Hey, it’s a Saturday Musings post! Grab a beverage …
Okay, so I don’t like expansion packs for sewing patterns. Hence the title of this post. Note that I did not title this post ‘why I don’t like expansion packs’. You see, I don’t actually know why I don’t like them! So I thought I’d work out my feelings in a post, and see what you think on the matter. Yes? Yes.
A little back story on my opinion: I started sewing with Big 4 patterns (actually Big 3, as Simplicity was a later arrival to my pattern collection). They were low cost, easy to find, and had a million different designs. Sometimes the biggest size was laughably small for me, but a little elbow grease and a lot of
stubbornness patience led to successful upsizing. Another wonderful trait of the Big 4 was that every pattern included multiple variations of the same garment. Sometimes the variations were minor, like short and long sleeves, and sometimes they were major, like different necklines. Big 4 patterns also had wardrobe patterns, which are my favorites! For the price of one shirt with two sleeve lengths and three necklines, you could get a shirt, pair of pants, skirt, and a cardigan. Wow! Here’s a photo of my favorite wardrobe pattern:
from which I’ve made more than ten items, including both items in this post’s featured photo. I might have paid $4 for it, including shipping. WINNING!
Of course, there are some things the Big 4 (especially the Big 3) do that I don’t like – they re-release old designs as new patterns, and release very similar designs at the same time. So if you’re not careful, you could end up with the 1993, 2004, and 2015 version of the same exact design. They may be cheap individually, but that $4 adds up! And when it comes to sales, similar patterns pose a dilemma – do you get both, thereby getting basically one design with allll it’s variations, or do you sacrifice one of the fraternal twins in order to get a completely different new pattern that caught your eye?
Yes, I know this is all very first world problem-y. But I think about sewing a lot – welcome to my inner world.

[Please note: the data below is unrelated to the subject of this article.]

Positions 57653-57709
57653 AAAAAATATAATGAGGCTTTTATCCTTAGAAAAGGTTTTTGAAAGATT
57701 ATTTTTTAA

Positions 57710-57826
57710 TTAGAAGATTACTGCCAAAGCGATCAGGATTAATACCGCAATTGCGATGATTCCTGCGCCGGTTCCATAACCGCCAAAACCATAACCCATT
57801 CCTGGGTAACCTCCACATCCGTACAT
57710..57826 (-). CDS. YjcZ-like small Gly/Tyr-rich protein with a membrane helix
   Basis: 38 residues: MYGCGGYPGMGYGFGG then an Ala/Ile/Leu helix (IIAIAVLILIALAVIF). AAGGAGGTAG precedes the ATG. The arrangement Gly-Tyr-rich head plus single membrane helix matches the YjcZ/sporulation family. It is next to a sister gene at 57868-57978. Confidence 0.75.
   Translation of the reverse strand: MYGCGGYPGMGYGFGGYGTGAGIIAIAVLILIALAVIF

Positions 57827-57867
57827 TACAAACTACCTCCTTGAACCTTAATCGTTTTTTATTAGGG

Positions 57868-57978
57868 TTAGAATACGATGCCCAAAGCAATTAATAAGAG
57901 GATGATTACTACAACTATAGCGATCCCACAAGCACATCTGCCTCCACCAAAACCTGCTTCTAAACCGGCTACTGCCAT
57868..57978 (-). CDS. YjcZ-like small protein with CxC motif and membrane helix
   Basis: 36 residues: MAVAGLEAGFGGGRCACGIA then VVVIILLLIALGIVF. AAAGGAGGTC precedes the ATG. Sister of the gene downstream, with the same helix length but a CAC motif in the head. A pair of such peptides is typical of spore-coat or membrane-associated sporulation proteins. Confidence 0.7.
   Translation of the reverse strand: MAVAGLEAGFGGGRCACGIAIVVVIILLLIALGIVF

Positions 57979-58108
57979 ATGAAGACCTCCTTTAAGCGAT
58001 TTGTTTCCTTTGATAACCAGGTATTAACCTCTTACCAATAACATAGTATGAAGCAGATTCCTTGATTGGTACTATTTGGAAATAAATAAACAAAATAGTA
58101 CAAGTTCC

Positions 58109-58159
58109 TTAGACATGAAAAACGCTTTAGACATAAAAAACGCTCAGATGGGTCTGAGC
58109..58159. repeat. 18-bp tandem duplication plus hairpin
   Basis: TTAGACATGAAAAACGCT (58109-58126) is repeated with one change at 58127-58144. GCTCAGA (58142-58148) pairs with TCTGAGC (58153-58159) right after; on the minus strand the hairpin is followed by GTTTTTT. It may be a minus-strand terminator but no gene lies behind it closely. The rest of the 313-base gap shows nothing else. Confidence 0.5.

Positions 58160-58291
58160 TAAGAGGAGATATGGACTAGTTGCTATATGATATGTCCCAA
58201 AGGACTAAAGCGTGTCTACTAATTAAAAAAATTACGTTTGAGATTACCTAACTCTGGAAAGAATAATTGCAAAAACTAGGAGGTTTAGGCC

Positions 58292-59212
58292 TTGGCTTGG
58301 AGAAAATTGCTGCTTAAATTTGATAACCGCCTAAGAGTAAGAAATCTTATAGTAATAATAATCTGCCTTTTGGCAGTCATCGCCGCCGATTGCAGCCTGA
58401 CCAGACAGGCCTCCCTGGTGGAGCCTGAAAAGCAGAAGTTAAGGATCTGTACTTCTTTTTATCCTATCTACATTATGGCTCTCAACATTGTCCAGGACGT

Okay, so that’s the Big 4. What about indie pattern brands?
Independent pattern brands are often the aesthetic venture of one person. Maybe with a team of five or so people exclusively supporting that person, with any number of vendors offering indirect or non-exclusive support. Indie brands simply do not have the resources or personnel of the Big 4. It is not reasonable to expect, or want, them to play the same game. And you know what? People *love* indie expansion packs, as far as I can see. So what’s the problem?
I think, for me, having been forced into pattern drafting and grading right out of the gate, a little bit of hacking is such a breeze I wonder at the need for an expansion pack. Then I remember most people who sew don’t have to do things the hard way, and so might not have the faintest clue how to do anything more to a sewing pattern than pin it to fabric and cut around it. (Lucky ducks!!!!)
The other point of resistance for me is confusion over what is included in an expansion pack, and whether one should have to pay for it. Some brands offer hacks for free on their blogs, some brands offer expansion packs for free in their shops, and some charge up to $10 for theirs. Why? What is the difference in their offerings? I suppose it would be easy enough to buy some patterns and acquire their expansion packs and see. Would you like me to do that?
Anyway, for now it’s enough to know that my pushback comes from a lack of understanding. (Isn’t that always the source of human resistance to new things?) And I know how to resolve this inner hangup: exploring the matter further. Huzzah for baby steps! And huzzah for having a space to nerd out about sewing patterns.